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February 2020 Roundup

The Call of the Wild


20th Century Studios // Directed by Chris Sanders // Starring Harrison Ford, Dan Stevens, Omar Sy, Karen Gillan, Bradley Whitford, Colin Woodell


Harrison Ford opposite a CGI dog in the one-thousandth iteration of The Call of the Wild? It wasn’t the most intriguing prospect – and that’s from a big Harrison fan. However, the movie itself defied my fears. A heart-warming and endearing effort from Chris Sanders, though hugely saccharine throughout, The Call of the Wild is a surprisingly entertaining and engaging movie that’s as emotional (at times) as it is nice to look at. Themes of grief, abuse, finding one’s self and answering that call from the wild are woven throughout the narrative and our protagonist, Buck, is an adorable lead – however, being fully CGI has it’s downfalls as certain moments highlight this to the detriment of the scene – whilst Ford turns in a wonderfully gruff, grizzled and forlorn performance as John Thornton (also narrating sections of the movie) that provides much of the movies emotion. It’s sentimental, it’s mawkish but it’s touching, entertaining and not bad...not bad at all.

Call of the Wild

Brahms: The Boy 2


STX Entertainment // Directed by William Brent Bell // Starring Katie Holmes, Ralph Ineson, Owain Yeoman, Christopher Convery


The sequel to a ropey movie that really didn’t need a sequel (or warrant one). Brahms: The Boy 2 sees a young boy discovering a strange doll with a strange name (...Brahms) which leads to TERRIFYING CONSEQUENCES. Those last two words were sarcasm. Brahms: The Boy 2 is awful, just terrible. It’s lacklustre in all departments, lacking in scares, atmosphere and tension, boasts some abysmal CGI and, as a final nail in the coffin, it’s actually rather boring. Add in some pacing that makes a PlayStation 4 update seem supersonic and the movie just meanders along to a conclusion which makes no real sense. An end without an ending. Katie Holmes is game enough and Ralph Ineson is fine for what he has but as for the movie itself? Stick to Dead Silence or, hell, even Slappy from Goosebumps. Avoid at all costs.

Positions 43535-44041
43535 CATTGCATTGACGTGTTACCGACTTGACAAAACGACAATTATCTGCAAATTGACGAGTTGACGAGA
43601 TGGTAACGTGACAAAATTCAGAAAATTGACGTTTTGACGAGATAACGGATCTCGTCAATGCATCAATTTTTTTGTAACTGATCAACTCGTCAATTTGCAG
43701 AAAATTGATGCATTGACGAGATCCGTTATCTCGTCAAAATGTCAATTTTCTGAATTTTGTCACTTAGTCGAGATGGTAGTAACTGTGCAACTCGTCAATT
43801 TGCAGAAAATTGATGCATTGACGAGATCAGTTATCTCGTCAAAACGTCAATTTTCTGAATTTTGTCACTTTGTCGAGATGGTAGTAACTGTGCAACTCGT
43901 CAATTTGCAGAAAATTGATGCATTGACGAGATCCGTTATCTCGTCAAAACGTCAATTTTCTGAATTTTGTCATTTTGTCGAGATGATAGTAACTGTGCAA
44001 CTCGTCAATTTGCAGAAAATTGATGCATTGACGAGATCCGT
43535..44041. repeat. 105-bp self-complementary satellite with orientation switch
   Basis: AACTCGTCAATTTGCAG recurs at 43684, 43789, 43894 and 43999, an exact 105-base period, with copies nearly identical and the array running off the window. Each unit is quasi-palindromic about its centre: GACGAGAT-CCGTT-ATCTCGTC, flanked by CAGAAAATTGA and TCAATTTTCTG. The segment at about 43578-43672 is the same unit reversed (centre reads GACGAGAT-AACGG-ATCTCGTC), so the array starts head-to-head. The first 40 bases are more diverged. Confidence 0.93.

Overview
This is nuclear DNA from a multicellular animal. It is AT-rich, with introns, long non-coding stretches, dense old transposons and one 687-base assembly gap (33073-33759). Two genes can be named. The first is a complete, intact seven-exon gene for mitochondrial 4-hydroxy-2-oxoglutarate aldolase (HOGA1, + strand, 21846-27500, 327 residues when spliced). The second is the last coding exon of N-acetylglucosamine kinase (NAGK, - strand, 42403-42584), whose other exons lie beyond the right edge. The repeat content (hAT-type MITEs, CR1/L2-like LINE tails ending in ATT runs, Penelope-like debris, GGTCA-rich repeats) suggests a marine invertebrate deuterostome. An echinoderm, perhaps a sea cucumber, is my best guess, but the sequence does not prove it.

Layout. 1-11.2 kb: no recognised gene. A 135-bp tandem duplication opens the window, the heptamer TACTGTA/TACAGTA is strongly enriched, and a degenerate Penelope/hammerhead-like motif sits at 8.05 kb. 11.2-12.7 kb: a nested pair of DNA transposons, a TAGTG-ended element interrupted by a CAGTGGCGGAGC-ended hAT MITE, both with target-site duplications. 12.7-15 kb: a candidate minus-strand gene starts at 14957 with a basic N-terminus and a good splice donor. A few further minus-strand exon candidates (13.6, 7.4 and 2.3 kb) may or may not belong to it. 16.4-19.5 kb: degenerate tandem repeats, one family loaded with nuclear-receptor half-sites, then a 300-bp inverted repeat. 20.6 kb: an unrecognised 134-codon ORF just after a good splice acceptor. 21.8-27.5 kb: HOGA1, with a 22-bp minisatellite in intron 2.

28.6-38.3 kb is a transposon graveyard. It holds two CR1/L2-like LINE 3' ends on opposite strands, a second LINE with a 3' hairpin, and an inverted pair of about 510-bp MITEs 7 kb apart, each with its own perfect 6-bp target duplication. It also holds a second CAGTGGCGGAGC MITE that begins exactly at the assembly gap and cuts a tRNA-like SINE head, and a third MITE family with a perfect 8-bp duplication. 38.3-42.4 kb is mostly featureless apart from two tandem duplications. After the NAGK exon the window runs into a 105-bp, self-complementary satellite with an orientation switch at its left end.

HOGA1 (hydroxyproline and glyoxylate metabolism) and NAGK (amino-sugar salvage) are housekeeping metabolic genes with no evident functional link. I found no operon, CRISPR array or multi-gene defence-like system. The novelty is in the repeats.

Brahms TB2

To All the Boys: P.S. I Still Love You


Netflix // Directed by Michael Fimognari // Starring Lana Condor, Noah Centineo, Jordan Fisher, Anna Cathcart, Janel Parrish, Ross Butler, Madeleine Arthur, Emilija Baranac


I loved To All the Boys I’ve Loved Before (it ranked 16th in my Best of 2018 list) – it was charming, cosy and boasted a wonderful lead performance from Lana Condor. The follow up (also via Netflix) picks up after and whilst it’s not quite as sharp or successful as the first, it’s still enjoyable and has plenty to admire. Lana Condor is just as delightful here as she has new relationship issues to deal with as an old flame responds to one of her love letters – if you haven’t seen the first movie, you’ll probably need to in order to follow along – though the feelgood factor takes a hit somewhat in this second part of the announced trilogy. The old characters get greater development, new characters fit in nicely and the comedy is present and well. Fans of the first will dig this, but it won’t be for everyone. Me? I’m already waiting for part three.